Thursday, November 27, 2008

The Moss Garden

The Moss Garden

Somewhere outside Kyoto’s line, she said,
they stumbled across the famous garden of moss,
the smallish sign so plain it could have been
overlooked. No temple, only moss.
So they entered the walkway with little expectation,
the silence creeping in, much like expectation.

Instead of leading them to the garden directly,
two monks had led them to a different task,
requested they copy three hundred characters,
the ink and paper set down for the task.
And this, too, was a practiced form of prayer,
left behind for those who had forgotten prayer.

The monks left brushes, ink, and bowls of water.
They asked the seekers to write, to pray. But prayer,
any prayer, wasn’t easy. The brush and ink,
the doubting hand, made not for simple prayer.
And even as I write this, I do not want to pray.
This story changes nothing; I do not want to pray.

--C. Dale Young

Monday, November 24, 2008

Garden Master 3 Video Game

Well, it's actually an ad for GameStop insinuating that gardening is quite boring. I WAS INSULTED. I get insulted a lot, that's my own blessing, but I choose this to be especially insulted about today.

And why not check out the Sims 2 expansion pack, Mansion and Garden Stuff, where you can create wondrous gardens and improve the interior decor of your house. Now THAT sounds boring.

Wednesday, November 19, 2008

Bamboo Torture

You can torture someone by growing bamboo into them (something that apparently happened in WWII). I love me my Mythbusters on the Discovery channel. They proved that within only 3 days, pointy, piercing shoots can grow many inches into a human torso. After a few weeks, a 12 foot stalk will be high above you.

I've always wanted to find a way to meld my horticultural interests with my slightly therapeutic / illegal fantasies.

Fall = 63 / 13

63 today, 13 tomorrow night. I'm not even sure what day, month, year it is anyway, and Nebraska goes and does this to me. It's fall, see:

'Golden Spirit' smokebush is a rainbow of color.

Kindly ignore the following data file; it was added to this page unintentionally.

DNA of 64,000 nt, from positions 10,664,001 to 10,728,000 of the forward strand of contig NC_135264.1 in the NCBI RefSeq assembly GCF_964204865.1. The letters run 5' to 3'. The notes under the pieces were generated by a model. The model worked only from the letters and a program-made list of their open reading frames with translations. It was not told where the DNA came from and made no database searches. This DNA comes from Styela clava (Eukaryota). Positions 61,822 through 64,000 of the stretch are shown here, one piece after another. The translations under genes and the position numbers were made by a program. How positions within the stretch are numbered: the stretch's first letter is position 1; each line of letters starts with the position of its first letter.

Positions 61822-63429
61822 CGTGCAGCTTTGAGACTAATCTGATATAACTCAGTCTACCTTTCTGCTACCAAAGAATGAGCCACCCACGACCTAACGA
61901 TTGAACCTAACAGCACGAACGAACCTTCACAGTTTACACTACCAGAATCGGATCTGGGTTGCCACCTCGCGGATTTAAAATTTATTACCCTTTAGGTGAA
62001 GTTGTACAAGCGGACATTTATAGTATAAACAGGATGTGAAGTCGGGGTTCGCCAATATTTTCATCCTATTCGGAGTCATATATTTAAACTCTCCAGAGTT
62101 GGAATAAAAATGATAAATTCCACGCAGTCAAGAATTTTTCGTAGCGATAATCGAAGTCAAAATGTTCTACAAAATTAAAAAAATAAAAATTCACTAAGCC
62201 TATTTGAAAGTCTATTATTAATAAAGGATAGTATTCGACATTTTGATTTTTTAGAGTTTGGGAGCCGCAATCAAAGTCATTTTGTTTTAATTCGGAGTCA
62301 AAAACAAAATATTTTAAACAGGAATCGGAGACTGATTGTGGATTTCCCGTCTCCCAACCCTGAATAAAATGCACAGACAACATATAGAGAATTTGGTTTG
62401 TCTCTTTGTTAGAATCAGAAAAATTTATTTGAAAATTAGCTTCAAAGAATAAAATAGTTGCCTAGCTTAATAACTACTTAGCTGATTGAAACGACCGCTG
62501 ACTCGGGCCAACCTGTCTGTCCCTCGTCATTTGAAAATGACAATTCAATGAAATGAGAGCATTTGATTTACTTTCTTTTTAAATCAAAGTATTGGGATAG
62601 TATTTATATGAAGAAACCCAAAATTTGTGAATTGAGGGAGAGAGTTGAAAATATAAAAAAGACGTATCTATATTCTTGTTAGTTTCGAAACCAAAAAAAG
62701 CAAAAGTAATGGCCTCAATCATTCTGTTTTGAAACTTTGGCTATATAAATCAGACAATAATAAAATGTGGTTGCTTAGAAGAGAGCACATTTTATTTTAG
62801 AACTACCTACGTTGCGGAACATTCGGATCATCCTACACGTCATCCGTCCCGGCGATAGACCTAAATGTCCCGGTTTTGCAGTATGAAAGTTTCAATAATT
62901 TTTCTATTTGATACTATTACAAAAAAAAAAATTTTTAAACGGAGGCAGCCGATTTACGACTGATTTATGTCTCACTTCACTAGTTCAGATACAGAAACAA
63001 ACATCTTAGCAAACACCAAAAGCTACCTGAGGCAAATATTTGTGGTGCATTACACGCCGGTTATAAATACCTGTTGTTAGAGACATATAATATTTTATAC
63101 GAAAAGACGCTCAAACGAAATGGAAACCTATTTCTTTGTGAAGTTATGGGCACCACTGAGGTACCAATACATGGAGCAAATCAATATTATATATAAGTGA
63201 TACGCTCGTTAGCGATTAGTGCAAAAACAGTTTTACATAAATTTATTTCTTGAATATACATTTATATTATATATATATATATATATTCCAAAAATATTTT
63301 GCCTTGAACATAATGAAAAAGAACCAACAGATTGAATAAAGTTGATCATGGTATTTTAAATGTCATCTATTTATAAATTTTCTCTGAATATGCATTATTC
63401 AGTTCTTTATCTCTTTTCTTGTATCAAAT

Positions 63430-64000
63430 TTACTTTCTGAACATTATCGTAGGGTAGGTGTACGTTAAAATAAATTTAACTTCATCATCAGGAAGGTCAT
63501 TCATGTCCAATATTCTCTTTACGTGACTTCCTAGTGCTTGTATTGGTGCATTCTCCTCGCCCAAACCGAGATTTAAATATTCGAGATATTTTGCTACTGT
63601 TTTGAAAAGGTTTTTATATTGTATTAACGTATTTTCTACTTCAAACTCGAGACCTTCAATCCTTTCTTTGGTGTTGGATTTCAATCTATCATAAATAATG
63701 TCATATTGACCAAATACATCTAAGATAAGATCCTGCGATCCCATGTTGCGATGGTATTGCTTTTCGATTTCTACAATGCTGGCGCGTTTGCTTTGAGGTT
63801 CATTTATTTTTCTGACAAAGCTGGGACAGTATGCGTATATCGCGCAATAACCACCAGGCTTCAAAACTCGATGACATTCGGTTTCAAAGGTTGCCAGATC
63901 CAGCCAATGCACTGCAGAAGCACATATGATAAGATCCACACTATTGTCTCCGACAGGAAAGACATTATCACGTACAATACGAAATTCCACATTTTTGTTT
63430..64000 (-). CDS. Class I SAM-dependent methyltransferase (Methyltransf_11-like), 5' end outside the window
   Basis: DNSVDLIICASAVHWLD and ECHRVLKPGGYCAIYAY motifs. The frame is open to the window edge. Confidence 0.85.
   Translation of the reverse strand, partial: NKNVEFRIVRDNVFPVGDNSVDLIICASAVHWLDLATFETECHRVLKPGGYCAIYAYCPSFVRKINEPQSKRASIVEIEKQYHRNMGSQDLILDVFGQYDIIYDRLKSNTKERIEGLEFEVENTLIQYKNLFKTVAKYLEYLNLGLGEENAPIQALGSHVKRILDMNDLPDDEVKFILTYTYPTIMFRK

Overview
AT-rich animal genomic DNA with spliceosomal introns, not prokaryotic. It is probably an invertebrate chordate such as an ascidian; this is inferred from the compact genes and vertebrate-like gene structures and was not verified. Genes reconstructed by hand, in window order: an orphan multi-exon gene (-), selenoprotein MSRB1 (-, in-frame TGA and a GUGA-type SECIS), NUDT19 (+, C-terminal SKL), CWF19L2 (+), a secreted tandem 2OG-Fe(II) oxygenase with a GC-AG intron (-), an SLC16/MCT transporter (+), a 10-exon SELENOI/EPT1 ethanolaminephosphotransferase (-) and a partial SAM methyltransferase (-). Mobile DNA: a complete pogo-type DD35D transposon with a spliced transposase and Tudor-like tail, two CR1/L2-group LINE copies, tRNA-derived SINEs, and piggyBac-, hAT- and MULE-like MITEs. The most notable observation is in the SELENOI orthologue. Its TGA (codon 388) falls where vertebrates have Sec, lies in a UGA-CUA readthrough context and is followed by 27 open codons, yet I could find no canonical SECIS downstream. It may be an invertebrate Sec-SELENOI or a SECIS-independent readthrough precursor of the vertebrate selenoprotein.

Amsonia, surrounding the still young 'Black Lace' elderberry.

'Brilliantissima' red chokeberry is quite red, and the berries are still there.

'Little Henry' itea looks much like its slightly bigger brother 'Garnet.'

Weeping bald cypress making me weep.

For some reason this just dead morning glory from a few weeks ago makes me think victorian. Or gothic. Or grandmotherly.

Saturday, November 8, 2008

Possible About Many Theory Clock Arranged Mice

--Reading 90 application files for a search committee looking to hire a new English prof.
--Grading 44 creative nonfiction essays.
--Wondering when I will write / outline a presentation for a conference I attend next weekend.
--Wishing I didn't have to fly again.
--Saying no to something I wish I could say yes to.
--Choosing books for two classes next term. Book orders due soon, but at least I got the classes I asked for in my last term as a grad student. LAST TERM! Oh praise all the various deities (which very well might be the same one).
--Thinking about my dissertation, but unable to work on it. 270 pages in stasis.
--Knowing I've not sent out any poems to literary journals this fall (this is equivalant to a squirrel not packing away food for the winter--I may have a dead year publication wise which is, in this business, career suicide. But at least I have essays out).
--Observing the last of the potted annuals die. Die. Die. Die.
--Waiting, praying, for two big things to swing our way. Actually three things. A house. An essay. A job.
--Wasting time whining here into digital oblivion.

Sunday, November 2, 2008

October--Mary Oliver

Not all of it, but most of it, lineated incorrectly....


There’s this shape, black as the entrance to a cave.
A longing wells up in its throat
like a blossom
as it breathes slowly.

What does the world
mean to you if you can’t
trust it
to go on shining when you’re

not there? And there’s
a tree, long-fallen; once
the bees flew to it, like a procession
of messengers, and filled it
with honey.

Look, hasn’t my body already felt
like the body of a flower?

Look, I want to love this world
as though it’s the last chance I’m ever going to get
to be alive
and know it.

Sometimes in late summer I won’t touch anything, not
the flowers, not the blackberries
brimming in the thickets; I won’t drink
from the pond; I won’t name the birds or the trees;
I won’t whisper my own name.

One morning
the fox came down the hill, glittering and confident,
and didn’t see me—and I thought:

so this is the world.
I’m not in it.
It is beautiful.